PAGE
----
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Policymakers need to understand what drives women to radicalisation

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BRITISH-born ISIS bride Shamima Begum and American Hoda Muthana are a hot topic at home and abroad, their faces splashed across newspapers and television screens.

For governments and the media, the focus has been on questions of revoking citizenship. Far less attention has been afforded to the reasons why these women adopted Jihadi ideology and left their homes and families behind in the first place.

As a young teenager that had freshly migrated to Australia in the 1990s, I found myself caught up in Jihadi ideology.

In my case, it was social exclusion and feelings of alienation in my new surroundings that pushed me down this path.

SEE ALSO: What makes a mother blow up her own child?

Many young people from migrant families experience the isolation that I went through. Language barriers, cultural and religious differences, and the restrictions placed on them from families can all frustrate their ability to assimilate into their new surroundings.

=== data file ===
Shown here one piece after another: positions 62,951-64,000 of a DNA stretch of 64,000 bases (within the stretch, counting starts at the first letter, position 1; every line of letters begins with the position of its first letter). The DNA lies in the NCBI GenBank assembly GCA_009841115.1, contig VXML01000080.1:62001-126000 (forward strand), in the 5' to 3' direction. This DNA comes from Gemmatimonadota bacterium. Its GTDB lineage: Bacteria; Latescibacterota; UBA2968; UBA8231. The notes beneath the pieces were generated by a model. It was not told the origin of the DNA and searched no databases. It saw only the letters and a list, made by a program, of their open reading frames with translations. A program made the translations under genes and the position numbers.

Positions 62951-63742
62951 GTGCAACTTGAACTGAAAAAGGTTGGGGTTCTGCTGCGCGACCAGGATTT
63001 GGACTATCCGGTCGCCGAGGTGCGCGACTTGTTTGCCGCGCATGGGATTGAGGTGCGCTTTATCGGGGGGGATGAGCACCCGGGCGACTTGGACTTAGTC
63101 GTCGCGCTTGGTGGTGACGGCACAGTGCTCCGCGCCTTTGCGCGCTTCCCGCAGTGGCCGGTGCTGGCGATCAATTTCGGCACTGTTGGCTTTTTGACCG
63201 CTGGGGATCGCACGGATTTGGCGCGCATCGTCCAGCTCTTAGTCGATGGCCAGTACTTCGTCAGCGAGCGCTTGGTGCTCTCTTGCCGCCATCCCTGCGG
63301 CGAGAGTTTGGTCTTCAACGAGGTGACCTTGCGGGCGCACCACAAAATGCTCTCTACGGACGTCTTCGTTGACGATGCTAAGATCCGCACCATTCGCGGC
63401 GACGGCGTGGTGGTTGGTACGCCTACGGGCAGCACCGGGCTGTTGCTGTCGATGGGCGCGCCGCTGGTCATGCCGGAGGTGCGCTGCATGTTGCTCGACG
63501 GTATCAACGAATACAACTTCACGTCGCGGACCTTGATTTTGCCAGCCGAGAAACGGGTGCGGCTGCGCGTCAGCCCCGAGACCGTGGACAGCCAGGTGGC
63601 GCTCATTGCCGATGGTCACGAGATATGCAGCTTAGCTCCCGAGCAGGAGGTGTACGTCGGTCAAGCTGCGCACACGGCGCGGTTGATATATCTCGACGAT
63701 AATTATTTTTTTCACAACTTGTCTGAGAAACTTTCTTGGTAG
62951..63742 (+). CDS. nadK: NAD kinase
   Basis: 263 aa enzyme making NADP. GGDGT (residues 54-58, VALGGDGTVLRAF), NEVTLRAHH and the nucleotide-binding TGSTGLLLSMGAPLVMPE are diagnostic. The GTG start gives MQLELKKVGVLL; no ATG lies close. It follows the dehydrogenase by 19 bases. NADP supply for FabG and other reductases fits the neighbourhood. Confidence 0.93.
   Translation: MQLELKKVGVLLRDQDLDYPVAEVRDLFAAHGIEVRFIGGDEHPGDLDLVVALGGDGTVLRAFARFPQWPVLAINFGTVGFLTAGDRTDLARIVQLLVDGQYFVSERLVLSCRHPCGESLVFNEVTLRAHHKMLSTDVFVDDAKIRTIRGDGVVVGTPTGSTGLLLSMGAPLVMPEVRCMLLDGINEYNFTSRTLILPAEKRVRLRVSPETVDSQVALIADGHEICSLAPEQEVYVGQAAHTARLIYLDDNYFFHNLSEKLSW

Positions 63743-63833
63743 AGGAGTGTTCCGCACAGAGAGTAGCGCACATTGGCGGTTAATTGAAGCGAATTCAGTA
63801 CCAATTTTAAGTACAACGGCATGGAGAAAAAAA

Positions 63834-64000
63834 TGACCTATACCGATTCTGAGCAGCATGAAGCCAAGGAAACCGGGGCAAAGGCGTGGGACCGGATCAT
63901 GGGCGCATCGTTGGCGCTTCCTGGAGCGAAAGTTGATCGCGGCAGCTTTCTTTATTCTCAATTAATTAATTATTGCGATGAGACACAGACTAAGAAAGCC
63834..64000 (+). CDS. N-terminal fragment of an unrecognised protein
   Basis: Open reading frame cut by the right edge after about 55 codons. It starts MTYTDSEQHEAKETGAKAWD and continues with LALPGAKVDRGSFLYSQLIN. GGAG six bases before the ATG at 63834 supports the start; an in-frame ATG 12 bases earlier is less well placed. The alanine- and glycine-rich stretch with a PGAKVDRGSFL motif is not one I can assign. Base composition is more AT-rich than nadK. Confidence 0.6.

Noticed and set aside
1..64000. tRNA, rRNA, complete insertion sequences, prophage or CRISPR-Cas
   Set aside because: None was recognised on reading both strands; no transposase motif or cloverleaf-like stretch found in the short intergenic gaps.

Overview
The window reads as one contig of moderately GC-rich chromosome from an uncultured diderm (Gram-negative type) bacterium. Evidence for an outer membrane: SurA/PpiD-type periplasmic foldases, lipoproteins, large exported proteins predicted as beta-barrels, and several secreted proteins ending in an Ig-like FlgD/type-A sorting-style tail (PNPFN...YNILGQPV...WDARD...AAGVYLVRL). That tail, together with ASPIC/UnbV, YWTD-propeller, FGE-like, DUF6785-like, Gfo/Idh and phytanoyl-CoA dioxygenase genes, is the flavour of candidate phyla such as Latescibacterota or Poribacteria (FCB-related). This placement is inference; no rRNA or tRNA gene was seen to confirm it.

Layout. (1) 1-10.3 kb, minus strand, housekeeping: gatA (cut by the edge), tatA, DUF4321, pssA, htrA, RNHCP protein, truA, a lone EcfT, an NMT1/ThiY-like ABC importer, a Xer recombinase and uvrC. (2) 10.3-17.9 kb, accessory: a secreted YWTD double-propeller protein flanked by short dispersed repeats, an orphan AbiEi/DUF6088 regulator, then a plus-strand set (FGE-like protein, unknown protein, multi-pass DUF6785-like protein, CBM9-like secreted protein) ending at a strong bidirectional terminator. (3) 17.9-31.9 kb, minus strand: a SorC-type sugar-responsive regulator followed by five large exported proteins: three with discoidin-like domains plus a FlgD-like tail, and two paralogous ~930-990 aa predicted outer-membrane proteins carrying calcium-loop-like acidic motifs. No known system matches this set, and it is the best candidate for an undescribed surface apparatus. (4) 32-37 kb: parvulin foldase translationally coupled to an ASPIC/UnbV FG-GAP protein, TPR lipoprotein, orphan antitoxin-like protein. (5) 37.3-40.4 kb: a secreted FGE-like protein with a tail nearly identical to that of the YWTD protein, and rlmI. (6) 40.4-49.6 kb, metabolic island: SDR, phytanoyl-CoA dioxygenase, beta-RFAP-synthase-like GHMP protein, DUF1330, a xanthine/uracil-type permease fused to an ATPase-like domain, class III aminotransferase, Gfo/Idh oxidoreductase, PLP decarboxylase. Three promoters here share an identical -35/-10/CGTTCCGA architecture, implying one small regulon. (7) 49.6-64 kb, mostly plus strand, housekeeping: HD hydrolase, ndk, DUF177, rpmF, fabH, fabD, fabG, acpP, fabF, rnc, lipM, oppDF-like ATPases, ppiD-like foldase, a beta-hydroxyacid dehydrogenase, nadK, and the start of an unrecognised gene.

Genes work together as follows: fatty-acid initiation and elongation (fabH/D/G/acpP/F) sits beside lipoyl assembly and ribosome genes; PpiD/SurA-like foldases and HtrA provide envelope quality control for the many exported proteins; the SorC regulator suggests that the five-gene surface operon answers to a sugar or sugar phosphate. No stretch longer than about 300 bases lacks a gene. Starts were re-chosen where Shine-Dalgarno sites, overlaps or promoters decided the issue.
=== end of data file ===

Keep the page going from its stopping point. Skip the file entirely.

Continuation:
My parents were not conservative in Pakistan but became so after moving to Australia. The change in their thinking was the influence of the Pakistani Muslim community in Australia, our new social circle.

My only outlet was to extend my relationships within the Muslim community. I wanted to please my parents and my society, therefore, I started becoming more religious – more religious, even, than my parents expected.

The pathways to radicalisation are different for everyone but our thinking is similar. Restrictions imposed by immigrant parents can be one of the contributing factors, as well as a fear of losing cultural and religious identity.

It’s important to understand that terrorists know the cultural challenges Muslim women face in these circumstances and they know how to make us feel empowered.

Empowerment was the key reason I started attending Salafi Jihadi sessions near Lakemba mosque. I was led to believe that I was following an ideology which was superior to other schools of thought of Islam. The messages........

© Asian Correspondent